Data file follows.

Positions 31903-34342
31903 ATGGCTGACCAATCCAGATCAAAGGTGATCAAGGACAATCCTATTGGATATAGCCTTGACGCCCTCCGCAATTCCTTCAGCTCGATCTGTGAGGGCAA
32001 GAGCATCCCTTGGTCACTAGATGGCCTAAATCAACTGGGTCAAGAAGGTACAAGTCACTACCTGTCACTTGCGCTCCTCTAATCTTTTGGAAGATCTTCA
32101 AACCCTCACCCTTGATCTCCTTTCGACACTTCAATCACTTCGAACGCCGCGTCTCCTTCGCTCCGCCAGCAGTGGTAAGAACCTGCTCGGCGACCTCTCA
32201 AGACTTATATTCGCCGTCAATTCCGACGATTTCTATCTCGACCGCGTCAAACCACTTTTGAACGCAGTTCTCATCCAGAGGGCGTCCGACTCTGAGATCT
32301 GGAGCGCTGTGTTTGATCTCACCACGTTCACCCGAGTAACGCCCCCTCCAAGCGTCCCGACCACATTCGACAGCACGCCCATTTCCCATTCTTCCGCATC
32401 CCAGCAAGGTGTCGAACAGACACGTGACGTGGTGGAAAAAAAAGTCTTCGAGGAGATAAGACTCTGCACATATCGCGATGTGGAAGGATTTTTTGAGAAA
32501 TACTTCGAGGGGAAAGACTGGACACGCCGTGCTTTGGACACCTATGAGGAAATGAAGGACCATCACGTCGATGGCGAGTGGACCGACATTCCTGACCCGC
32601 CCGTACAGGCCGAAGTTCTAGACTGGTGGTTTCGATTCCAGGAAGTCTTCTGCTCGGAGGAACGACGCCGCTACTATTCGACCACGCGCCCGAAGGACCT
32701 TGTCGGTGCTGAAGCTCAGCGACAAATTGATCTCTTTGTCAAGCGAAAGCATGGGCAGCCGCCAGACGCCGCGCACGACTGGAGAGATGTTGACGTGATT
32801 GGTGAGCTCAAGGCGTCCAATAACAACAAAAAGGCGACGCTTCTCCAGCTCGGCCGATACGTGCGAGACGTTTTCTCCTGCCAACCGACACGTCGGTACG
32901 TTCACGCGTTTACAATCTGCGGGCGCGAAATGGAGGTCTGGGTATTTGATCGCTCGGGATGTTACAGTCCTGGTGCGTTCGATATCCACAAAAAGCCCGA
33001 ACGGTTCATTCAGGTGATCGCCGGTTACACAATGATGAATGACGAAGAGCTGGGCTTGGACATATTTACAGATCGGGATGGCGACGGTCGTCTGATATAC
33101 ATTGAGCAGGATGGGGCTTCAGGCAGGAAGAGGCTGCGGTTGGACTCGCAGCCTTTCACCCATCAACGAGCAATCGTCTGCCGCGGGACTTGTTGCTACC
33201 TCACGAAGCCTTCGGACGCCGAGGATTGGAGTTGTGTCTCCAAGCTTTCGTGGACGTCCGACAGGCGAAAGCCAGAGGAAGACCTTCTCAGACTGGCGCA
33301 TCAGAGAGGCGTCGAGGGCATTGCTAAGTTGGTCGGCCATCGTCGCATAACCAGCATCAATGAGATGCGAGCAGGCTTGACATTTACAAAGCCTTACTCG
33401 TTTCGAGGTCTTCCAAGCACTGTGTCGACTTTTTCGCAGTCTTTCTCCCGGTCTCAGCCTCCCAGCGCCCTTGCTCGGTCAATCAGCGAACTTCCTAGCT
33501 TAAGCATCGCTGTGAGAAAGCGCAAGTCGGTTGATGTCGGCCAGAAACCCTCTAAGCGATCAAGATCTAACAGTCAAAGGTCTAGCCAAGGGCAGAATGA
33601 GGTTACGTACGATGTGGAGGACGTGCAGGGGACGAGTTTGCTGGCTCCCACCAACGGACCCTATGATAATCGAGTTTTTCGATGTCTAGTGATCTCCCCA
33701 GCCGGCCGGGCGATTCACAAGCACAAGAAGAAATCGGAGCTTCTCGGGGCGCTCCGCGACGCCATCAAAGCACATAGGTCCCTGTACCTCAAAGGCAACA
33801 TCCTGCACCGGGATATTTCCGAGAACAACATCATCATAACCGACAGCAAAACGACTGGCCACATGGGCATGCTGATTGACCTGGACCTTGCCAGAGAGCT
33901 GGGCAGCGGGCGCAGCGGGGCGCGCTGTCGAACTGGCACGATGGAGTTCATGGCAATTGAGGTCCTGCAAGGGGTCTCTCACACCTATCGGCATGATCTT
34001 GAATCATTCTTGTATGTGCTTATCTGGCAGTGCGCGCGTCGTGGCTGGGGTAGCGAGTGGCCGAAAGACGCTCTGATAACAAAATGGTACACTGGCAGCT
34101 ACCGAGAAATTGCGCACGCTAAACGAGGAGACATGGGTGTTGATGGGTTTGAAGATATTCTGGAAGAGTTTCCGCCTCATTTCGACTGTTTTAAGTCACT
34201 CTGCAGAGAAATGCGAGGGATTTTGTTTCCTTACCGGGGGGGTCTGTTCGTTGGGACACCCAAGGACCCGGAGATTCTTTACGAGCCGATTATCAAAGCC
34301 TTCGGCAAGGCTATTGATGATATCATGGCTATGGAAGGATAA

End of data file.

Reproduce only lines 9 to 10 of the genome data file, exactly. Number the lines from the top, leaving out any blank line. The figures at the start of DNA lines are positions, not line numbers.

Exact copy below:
32601 CCGTACAGGCCGAAGTTCTAGACTGGTGGTTTCGATTCCAGGAAGTCTTCTGCTCGGAGGAACGACGCCGCTACTATTCGACCACGCGCCCGAAGGACCT
32701 TGTCGGTGCTGAAGCTCAGCGACAAATTGATCTCTTTGTCAAGCGAAAGCATGGGCAGCCGCCAGACGCCGCGCACGACTGGAGAGATGTTGACGTGATT